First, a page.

Adi Tantimedh writes,
Tumanbay, BBC Radio 4’s news epic historical thriller series has begun its 10-week run. It’s about History, court intrigue, assassinations, plots, betrayals, plague and insurrection, affecting characters from all walks of life in an ancient empire, hyped as radio drama’s answer to radio drama’s Game of Thrones. The difference is the Mamluk Empire was real, and offers a rich setting for drama.
This week, we have the series producer John Dryden writing about the significance and complexity of the Mamluks that will come into play during the series:
“The Egypt of the pyramids and the great Pharaos is familiar to all, as is the modern nation with all its triumphs and tragedies but the Mamluks, who created a great civilisation and ruled the country from the 13th to the 16th century are still virtually unknown. Here are some facts about this fascinating society.
Just about everyone started out as a slave, sold in the markets of the great cities – but they didn’t have to stay that way. The Mamluks believed in using talent wherever they found it and slaves could rise through the ranks of the army, the civil service, the arts and sciences or trade to positions of wealth and power.
Most slaves were of Turkish descent and from the Steppes of Central Asia where life was tough during long harsh winters and survival marginal. Surplus children were an encumbrance and at the age of about 13, younger sons were often sold to traders. Boys of this age were ideal for both the slave traders and their Mamluk clients. The relationship between the slave trader and his child slave was close, with the trader acting as a surrogate parent during the journey and in the slave markets. It wasn’t unusual for the trader to offer an after-sale service, mentoring the novice during his apprenticeship and up to the boys’ full entry into the service of a lord.
In 1347 slave traders from the Black Sea brought with them something far deadlier than a cargo of future Mamluk warriors: the Black Death. Plague infested the whole of the known world, but nowhere was it fiercer than in Cairo. Over two years it wiped out an estimated one-third of the population.
The cost might have been even higher had Cairo not had dozens of hospitals, maintained at the public expense and by grants from the wealthy; there were separate wards for men and women, asylums for the mentally ill and even ‘rest homes’ for the recovering and weak.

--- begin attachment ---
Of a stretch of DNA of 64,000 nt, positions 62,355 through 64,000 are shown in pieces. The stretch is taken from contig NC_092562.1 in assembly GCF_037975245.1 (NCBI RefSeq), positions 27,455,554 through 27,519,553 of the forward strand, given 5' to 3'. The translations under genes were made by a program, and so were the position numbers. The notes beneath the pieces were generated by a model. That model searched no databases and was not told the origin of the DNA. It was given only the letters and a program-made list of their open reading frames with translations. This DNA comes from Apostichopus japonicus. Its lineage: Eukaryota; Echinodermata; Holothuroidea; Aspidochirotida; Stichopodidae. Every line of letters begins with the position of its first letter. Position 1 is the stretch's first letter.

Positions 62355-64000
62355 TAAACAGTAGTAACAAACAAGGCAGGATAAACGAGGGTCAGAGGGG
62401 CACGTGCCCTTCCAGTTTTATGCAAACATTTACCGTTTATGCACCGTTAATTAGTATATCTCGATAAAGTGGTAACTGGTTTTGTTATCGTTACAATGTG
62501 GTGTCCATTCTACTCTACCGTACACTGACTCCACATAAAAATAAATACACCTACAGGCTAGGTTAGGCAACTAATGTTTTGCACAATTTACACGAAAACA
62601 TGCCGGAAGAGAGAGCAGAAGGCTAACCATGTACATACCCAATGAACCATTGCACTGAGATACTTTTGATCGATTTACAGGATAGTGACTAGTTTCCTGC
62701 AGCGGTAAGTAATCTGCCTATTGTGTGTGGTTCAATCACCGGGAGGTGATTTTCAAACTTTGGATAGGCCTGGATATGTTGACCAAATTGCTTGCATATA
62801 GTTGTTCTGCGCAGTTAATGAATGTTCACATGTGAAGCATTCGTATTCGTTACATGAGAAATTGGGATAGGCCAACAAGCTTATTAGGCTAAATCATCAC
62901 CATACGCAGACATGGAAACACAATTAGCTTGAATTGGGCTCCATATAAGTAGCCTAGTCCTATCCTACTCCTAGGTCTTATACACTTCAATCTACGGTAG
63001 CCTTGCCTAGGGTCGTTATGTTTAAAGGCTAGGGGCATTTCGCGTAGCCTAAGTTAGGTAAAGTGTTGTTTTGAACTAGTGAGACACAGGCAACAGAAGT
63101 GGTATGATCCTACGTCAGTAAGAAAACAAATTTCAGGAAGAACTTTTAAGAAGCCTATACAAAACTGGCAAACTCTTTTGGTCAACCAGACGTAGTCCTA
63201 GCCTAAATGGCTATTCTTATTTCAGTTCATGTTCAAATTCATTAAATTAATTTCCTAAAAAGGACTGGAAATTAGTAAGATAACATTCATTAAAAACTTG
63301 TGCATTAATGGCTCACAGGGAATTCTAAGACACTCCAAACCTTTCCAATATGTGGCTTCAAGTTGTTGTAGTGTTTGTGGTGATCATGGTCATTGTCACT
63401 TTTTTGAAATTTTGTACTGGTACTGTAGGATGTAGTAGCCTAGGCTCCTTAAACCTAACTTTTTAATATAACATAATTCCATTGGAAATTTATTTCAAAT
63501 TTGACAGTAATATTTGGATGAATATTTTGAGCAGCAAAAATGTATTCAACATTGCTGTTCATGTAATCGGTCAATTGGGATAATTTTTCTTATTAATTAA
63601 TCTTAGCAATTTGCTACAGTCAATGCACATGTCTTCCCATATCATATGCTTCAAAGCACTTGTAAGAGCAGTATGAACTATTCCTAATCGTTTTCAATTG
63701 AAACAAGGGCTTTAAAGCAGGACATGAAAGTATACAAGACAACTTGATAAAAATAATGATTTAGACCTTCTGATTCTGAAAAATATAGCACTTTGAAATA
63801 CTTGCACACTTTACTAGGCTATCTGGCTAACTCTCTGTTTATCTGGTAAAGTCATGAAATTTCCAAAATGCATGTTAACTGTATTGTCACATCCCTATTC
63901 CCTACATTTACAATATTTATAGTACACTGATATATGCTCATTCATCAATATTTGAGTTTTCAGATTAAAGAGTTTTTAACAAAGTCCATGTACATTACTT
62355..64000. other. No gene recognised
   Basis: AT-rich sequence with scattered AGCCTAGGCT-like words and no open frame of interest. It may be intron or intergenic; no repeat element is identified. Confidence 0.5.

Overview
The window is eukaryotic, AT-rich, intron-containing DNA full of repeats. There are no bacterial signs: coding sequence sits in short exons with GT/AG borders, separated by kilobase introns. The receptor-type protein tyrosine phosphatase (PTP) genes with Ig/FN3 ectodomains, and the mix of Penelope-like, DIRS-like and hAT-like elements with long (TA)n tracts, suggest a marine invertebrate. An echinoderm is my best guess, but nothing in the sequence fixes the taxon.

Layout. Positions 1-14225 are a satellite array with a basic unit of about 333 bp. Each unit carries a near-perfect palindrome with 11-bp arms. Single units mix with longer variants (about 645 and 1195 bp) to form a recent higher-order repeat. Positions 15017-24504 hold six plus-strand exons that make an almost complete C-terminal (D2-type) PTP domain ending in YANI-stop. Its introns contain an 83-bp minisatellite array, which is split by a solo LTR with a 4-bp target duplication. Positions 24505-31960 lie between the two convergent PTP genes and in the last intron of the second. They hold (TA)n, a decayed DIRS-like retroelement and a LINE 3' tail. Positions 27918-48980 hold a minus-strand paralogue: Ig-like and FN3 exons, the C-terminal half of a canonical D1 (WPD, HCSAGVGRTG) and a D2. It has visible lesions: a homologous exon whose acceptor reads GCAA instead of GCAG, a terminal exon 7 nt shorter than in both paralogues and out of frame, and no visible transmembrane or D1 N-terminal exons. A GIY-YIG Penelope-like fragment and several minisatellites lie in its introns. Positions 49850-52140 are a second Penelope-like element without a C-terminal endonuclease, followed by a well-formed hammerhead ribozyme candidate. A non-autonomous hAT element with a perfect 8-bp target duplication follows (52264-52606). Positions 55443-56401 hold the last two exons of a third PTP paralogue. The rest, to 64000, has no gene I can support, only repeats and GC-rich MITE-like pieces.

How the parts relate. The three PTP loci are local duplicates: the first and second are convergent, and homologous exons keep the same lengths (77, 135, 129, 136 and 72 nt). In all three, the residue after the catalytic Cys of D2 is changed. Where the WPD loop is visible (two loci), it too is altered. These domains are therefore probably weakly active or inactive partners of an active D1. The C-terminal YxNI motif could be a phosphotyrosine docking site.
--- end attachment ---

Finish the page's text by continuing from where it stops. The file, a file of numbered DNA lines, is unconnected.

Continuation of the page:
On the other hand, anticipating our modern world, there were ambulance chasing lawyers happy to sue doctors who didn’t deliver all the patient expected – the doctors, highly skilled and prized throughout the Mediterranean, responded by introducing contracts to be signed before treatment!
When treatment wasn’t free, it could be paid for in instalments, as could a variety of other goods including slaves. Bankers offered mortgages to house buyers and there was an efficient postal service – but there were also problems with pollution, traffic (camels had to pass on the left but the streets were frequently too narrow to allow this) and combustible loads like wood and straw were banned from built up areas, though zoning officials frequently had to demolish properties which were built beyond the designated boundary lines.
In Islam the representation of a living being is forbidden, so there were no dolls or stuffed toys for the princesses of the palace. Instead, they played with live babies. The young princesses would comb and plait their hair and dress them in clothing they had sewn themselves. They would teach them about cleanliness and deportment, and in spite of being children themselves, would play mother to the little girls, giving them their first lessons. If they survived this upbringing, slave girls often became ladies in waiting or went on to marry into notable families.
The Mamluk empire was at the apex of its power in the 14th century under Sultan al-Nasir Muhammad ibn Qalawun. He ruled for 41 years a record never surpassed by any Mamluk sovereign. He maintained power by being utterly ruthless, having some 150 of his amirs killed and thousands of lesser opponents tortured by the most diabolical methods. By now Cairo was one of the wealthiest cities in the world – the Ottoman Turks to the north were not yet a threat; the Mongol armies from the east had been defeated. Christian Europe sent merchants, not armies, to the Mamluk capital, which reaped huge profits from being the gateway to the Orient. When al-Nasir died his fourteen sons were the wealthiest fourteen individuals on the planet.
The Mamluks valued science and art highly and their libraries held many great texts from the ancient world. They were leaders in medicine and their architectural brilliance influenced the west, through trade with the Republic of Venice. Their soldiers developed a code of chivalry similar to that of the knights of the Western world and, as the Empire declined and the power of Ottoman Turkey grew, they often found themselves at a disadvantage because they would not use unchivalrous tactics against their enemies.
In 1516 Sultan al-Ghuri, whose passions were perfume and flowers, led his army out of the city to fight the Ottoman Turks. He had been provoked by the Ottoman sultan Selim I “The Grim” who had paraded the Mamluk ambassador naked through the streets of Constantinople with a bucket of manure on his head. Sultan al-Ghuri was determined to teach this upstart a lesson but the Mamluks had not had to fight in earnest for eighty years and their chivalrous tactics were no match for the ruthless Ottomans. It was to signal the end of the Mamluk dynasty and the rise of the Ottomans as the dominant force in the Middle East.”
Each new episode of Tumanbay can be downloaded from the BBC website after original broadcast on Wednesday.
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